KSGC Fellowship for Fulcher: Mechanical Characterization of Shape Memory Polymers for Reconfigureable Aerospace Structures

Grants and Contracts Details


Shape memory polymers (SMPs) have been increasingly used on air and space vehicles (personal and commercial air vehicles, the interplanetary habitats, the International Space Station, unmanned air vehicles, etc.) to yield reconfigurable structures (morphing structures). However, the success of morphing air vehicles is cunently limited by the material systems that can provide both rapid reconfiguration and long-term durability. To date, shape memory polymers have not been fully tested to work in relevant environments (variable activation temperature, fuel and water swell, UV radiation, etc.) required for NASA missions. Failure of polymer materials in aggressive environments will have a direct impact on the reconfigurable ability of the aircrafts and fleet readiness for aerospace missions. It is thus critical to examine the shape recovery ability and mechanical properties on of SMPs conditioned at relevant service environments so that the true reconfigurable ability of the SMPs can be predicted. The present project is to characterize the shape recovery ability and mechanical properties of the SMPs prepared in simulated service environments designed to be ret1ective of anticipated performance requirements. The epoxy-based SMPs are conditioned by: (1) exposure to UV radiation for 125 cycles, (2) immersion in jet-oil at ambient temperature, (3) immersion in jet-oil at 49°C, and (4) immersion in water at 49°C. Novel high-temperahu'e indentation test will be used for in situ measurements of shape recovery ability and mechanical properties (temperature/time/rate dependent) of conditioned SNIPs. The high-temperature indentation test is particularly useful for assessing the complex, multiaxial deformation and tor examining the spatial dependent deformation as a result of environmental conditioning. The "hold-at-the-peak" method will be used to measure the elastic properties and the "constant-displacement-rate" method used to measure the viscous propeliies of the environmentally conditioned SI\tlPs. The main objective of the project is to access the shape recovery ability and mechanical properties (temperature/time/rate dependent) of SMPs conditioned at anticipated service environments. The project supports NASA's Earth Science Enterprise by directly addressing requirements for reliable and durable precise deployment for aerospace/space structures. This study will provide fundamental understanding on the functionality of shape memory polymers in actual operating conditions. The outcomes of this study will help the design and development of shape memory polymers for reconfigurable air vehicles and other NASA platforms. In addition, this project helps to build the tllture workforce vital to the NASA missions and subsequently contribute to the development of the Nation's science, technology, engineering, and mathematics (STEM) workforce of the future by attracting and training graduate and undergraduate students in aerospace discipline. This project further helps to strengthen our collaboration with NASA-Glenn Research Center - Polymer Branch, a world leader in developing advanced polymers and composites for aerospace and space applications.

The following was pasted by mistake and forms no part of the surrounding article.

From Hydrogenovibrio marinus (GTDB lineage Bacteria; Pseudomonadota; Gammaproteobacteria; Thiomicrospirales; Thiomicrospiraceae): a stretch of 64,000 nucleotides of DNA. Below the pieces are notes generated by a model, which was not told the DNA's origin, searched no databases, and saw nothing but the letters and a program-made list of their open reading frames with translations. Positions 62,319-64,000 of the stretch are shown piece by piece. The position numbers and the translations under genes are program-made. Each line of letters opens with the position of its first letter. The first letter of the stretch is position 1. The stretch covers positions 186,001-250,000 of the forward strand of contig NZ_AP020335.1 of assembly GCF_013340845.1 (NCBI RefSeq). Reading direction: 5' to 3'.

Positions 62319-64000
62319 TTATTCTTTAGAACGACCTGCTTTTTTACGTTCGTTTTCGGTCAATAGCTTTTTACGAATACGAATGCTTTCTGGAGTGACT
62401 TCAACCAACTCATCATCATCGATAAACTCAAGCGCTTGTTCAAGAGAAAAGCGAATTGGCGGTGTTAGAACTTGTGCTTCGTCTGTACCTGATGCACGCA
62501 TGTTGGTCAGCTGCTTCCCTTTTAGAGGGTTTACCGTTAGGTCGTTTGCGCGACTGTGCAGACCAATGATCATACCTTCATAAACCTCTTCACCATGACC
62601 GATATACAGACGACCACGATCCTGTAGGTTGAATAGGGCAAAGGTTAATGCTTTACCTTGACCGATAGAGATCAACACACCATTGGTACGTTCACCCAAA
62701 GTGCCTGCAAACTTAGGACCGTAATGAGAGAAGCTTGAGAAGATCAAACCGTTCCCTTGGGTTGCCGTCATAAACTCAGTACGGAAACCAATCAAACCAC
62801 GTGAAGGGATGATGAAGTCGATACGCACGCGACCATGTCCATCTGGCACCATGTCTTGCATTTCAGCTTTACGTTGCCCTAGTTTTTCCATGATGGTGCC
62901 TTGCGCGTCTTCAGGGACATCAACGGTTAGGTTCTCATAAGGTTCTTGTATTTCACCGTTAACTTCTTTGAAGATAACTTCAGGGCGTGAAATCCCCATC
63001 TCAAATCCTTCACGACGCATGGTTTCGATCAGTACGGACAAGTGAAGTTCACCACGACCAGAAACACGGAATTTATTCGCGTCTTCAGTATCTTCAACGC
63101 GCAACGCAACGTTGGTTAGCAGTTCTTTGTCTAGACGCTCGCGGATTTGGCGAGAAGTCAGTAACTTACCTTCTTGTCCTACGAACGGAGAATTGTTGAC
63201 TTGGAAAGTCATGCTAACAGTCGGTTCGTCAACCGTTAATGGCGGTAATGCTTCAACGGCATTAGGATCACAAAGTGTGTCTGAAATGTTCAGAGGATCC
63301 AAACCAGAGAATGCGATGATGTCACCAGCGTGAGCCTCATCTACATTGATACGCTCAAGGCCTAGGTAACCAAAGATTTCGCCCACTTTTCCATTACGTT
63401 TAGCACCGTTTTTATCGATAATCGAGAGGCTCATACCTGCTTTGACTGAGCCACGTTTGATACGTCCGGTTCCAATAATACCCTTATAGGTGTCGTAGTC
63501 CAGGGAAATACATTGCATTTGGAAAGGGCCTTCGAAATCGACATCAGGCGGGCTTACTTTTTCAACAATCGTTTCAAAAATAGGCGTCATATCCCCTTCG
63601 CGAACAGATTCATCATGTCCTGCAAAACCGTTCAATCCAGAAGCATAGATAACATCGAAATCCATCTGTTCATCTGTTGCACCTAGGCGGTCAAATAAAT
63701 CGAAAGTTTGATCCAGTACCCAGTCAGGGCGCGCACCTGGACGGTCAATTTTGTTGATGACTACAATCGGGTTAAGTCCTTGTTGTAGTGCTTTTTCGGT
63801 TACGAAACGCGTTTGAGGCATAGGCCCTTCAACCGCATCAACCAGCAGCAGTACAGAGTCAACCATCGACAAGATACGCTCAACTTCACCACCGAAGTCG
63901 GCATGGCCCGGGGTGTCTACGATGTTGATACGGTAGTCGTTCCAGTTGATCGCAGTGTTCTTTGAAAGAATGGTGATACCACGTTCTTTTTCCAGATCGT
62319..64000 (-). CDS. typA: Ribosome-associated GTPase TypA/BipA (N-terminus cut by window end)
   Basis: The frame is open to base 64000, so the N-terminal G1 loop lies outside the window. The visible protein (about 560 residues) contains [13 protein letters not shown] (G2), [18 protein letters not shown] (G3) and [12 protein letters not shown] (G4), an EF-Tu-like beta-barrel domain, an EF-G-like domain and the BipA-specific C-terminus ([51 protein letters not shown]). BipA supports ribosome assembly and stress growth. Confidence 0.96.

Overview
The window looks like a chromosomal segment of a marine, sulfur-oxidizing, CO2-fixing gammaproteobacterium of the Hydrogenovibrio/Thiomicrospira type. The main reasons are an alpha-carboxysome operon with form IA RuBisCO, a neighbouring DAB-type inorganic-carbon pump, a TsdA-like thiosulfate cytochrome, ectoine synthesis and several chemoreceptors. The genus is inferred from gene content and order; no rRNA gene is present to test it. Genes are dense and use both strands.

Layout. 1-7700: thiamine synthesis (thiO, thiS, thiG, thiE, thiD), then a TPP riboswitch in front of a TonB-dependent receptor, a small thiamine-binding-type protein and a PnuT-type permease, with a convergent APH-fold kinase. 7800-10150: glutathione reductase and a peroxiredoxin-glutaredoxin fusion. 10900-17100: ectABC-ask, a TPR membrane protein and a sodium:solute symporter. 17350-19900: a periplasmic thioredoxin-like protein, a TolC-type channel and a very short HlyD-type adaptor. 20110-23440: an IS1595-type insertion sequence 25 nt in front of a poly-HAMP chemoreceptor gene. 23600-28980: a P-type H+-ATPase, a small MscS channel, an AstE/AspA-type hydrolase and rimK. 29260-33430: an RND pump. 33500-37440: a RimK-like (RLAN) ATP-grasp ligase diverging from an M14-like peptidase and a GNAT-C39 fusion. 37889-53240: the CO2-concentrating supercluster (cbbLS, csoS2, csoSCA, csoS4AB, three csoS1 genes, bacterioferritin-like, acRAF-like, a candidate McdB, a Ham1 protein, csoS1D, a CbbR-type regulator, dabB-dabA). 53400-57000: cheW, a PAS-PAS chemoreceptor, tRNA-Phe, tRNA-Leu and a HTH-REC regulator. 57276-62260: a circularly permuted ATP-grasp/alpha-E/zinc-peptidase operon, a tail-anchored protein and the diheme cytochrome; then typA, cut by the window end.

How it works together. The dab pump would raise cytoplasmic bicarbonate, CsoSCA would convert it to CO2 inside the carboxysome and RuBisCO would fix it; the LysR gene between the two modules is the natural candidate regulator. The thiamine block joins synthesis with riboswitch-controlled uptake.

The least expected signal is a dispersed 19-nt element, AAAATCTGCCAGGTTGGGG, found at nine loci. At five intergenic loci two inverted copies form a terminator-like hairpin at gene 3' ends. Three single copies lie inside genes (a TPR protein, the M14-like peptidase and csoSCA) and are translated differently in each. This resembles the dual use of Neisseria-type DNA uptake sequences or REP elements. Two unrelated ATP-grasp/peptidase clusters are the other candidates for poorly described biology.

Effective start/end date8/1/0912/31/10


  • Western Kentucky University: $27,000.00


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